Stress: Not just An Immune Buster But Also A Hormonal Havoc!

 

Stress – it’s everywhere.  From the hyped-up news stories, to the staggering unemployment rates to the financial crisis that we find ourselves.  But ladies, this is not all that stress brings our way…

Stress can also cause a hormonal roller coaster.  Remember when we discussed perimenopause – the time when your cycles can go haywire – shorter cycles, heavier periods, more irritability, mood lability and major loss in libido – not to mention those darn hot flashes. How does stress affect all of this?

As we’ve learned from previous blogs, when we are stressed, our adrenal glands produce more cortisol, also known as the “stress hormone”.  Under acute stress (short-term), this elevated cortisol level can improve our ability to flee the wild-eyed tiger coming our way, raising our glucose levels to feed our muscles and sharpen our senses.  Yet, under chronic stress, such as the times we live in now where the stress levels may be higher than ever, prolonged elevation in cortisol can not only suppress our immune system (YES!  Making us MORE susceptible to possible infection) as well as cause a plummeting effect on our hormones, specifically estrogen and progesterone.  As these hormone levels fall, we can experience more hot flashes, night sweats, irritability, mood swings and so much more.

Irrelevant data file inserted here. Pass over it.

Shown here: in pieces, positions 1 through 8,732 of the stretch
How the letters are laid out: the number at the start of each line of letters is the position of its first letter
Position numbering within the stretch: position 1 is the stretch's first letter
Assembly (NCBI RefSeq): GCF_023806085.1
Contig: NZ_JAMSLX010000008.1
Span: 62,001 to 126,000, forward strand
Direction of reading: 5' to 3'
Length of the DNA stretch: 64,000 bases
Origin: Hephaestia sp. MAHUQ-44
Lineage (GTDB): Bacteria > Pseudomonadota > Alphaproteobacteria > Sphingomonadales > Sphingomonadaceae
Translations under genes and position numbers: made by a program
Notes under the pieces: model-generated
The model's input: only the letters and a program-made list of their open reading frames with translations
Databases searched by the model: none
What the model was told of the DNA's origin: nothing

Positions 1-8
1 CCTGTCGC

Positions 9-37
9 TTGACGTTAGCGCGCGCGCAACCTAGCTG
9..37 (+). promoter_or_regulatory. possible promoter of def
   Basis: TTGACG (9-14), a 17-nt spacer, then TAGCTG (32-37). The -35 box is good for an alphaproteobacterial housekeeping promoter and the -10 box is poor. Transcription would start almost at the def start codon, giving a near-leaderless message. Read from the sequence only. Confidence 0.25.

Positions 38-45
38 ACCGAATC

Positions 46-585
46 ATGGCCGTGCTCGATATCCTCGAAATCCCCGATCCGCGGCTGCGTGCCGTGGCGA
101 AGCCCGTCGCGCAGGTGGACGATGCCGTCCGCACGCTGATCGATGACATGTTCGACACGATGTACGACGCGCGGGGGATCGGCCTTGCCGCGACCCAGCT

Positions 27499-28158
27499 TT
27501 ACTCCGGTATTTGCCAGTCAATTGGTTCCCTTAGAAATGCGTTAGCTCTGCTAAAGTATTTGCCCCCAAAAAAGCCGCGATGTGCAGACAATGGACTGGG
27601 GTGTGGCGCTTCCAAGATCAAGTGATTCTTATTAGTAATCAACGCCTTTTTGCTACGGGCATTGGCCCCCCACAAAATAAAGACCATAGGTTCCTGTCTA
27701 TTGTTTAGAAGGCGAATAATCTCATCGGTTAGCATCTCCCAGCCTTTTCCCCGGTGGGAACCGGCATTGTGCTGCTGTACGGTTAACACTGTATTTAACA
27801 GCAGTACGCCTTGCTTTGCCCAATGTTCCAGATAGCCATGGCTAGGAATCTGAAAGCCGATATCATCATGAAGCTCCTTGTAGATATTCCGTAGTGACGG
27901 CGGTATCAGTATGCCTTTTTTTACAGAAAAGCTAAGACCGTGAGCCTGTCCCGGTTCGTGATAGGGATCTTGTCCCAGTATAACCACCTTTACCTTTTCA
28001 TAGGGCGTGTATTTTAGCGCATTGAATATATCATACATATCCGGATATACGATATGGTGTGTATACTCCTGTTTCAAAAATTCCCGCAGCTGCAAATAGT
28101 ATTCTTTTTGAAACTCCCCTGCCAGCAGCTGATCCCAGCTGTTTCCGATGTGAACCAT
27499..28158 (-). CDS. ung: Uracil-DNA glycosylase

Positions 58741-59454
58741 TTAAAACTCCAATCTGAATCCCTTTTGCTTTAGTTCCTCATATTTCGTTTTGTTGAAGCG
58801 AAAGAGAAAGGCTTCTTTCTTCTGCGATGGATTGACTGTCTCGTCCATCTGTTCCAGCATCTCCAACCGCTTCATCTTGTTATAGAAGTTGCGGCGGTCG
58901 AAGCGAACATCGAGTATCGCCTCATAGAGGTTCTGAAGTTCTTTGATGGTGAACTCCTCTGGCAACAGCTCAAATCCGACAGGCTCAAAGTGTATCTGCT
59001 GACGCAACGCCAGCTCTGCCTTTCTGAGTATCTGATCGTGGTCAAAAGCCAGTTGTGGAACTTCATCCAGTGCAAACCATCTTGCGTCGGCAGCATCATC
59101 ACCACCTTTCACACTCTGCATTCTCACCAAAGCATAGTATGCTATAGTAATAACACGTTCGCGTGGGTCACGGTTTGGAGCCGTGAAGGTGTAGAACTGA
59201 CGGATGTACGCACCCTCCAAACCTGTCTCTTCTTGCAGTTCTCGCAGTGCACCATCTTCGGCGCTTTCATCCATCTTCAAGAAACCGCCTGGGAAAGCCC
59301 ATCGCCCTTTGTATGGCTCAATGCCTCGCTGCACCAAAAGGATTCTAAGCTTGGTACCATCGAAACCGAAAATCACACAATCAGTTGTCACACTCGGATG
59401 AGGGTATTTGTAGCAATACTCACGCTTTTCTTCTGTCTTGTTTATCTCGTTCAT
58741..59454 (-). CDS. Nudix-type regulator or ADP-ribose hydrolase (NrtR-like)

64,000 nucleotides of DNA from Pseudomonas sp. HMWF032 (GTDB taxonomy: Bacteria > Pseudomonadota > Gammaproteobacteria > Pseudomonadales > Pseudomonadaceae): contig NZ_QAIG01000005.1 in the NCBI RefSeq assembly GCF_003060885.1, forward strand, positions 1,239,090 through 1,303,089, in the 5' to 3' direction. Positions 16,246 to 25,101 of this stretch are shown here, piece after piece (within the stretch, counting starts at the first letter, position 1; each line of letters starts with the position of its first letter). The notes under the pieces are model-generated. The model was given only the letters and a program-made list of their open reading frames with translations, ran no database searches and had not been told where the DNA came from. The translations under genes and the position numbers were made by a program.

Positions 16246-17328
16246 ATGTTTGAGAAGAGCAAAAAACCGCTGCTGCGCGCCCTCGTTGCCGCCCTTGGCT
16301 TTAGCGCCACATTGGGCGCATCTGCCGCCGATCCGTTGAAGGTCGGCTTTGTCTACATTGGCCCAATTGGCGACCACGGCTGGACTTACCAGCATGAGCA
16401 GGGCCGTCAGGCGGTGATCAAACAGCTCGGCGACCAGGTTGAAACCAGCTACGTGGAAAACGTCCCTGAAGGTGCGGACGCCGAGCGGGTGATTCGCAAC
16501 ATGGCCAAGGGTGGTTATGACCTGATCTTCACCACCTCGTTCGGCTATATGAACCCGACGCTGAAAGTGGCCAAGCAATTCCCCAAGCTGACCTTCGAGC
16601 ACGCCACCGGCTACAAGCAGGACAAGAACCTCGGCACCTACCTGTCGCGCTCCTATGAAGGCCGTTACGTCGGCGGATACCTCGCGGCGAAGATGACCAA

For menopausal women on hormone therapy, during this unprecedented time, your doctor may need to increase your dosages because you are metabolizing your hormones more quickly.

Here is a graph which shows how stress causes a decrease in our female hormones.  For men, stress is associated with a decrease in testosterone leading to some of their symptoms of fatigue and depression.

What can we do to help our hormones?

Here are my 3 favorite things to reduce stress and maintain healthy hormonal harmony.

1. Get enough sleep.  Sleep is critical for your brain to replenish and recharge.  If you have insomnia or difficulty sleeping, your cortisol levels will rise further and melatonin levels will decrease

2. Drink enough water.  Drink at least ½ of your body weight in ounces of water.  If you weigh 140 lbs, that would mean 70 ounces of water.  If you’re exercising outside, you’ll need even more to adequately hydrate.  My favorite hydration system is the i-H20 which is absorbed better than any other I’ve tried.  Here’s a link for more info.

3. Do something fun!  Recently, I took out my pasta maker which had been sitting untouched in my garage and finally put it together. What a pasta party it was!  And it was so much easier than I thought.  My favorite was not the shell pasta but rolling the dough on a wooden board to make a thin ¼” thick sheet.  I then rolled lengthwise, then cut, and voila!  Fettuccine strips!

What are some of the ways you are dealing with stress?

Are you suffering from any of the above symptoms?

In health and happiness,

Dr. Diana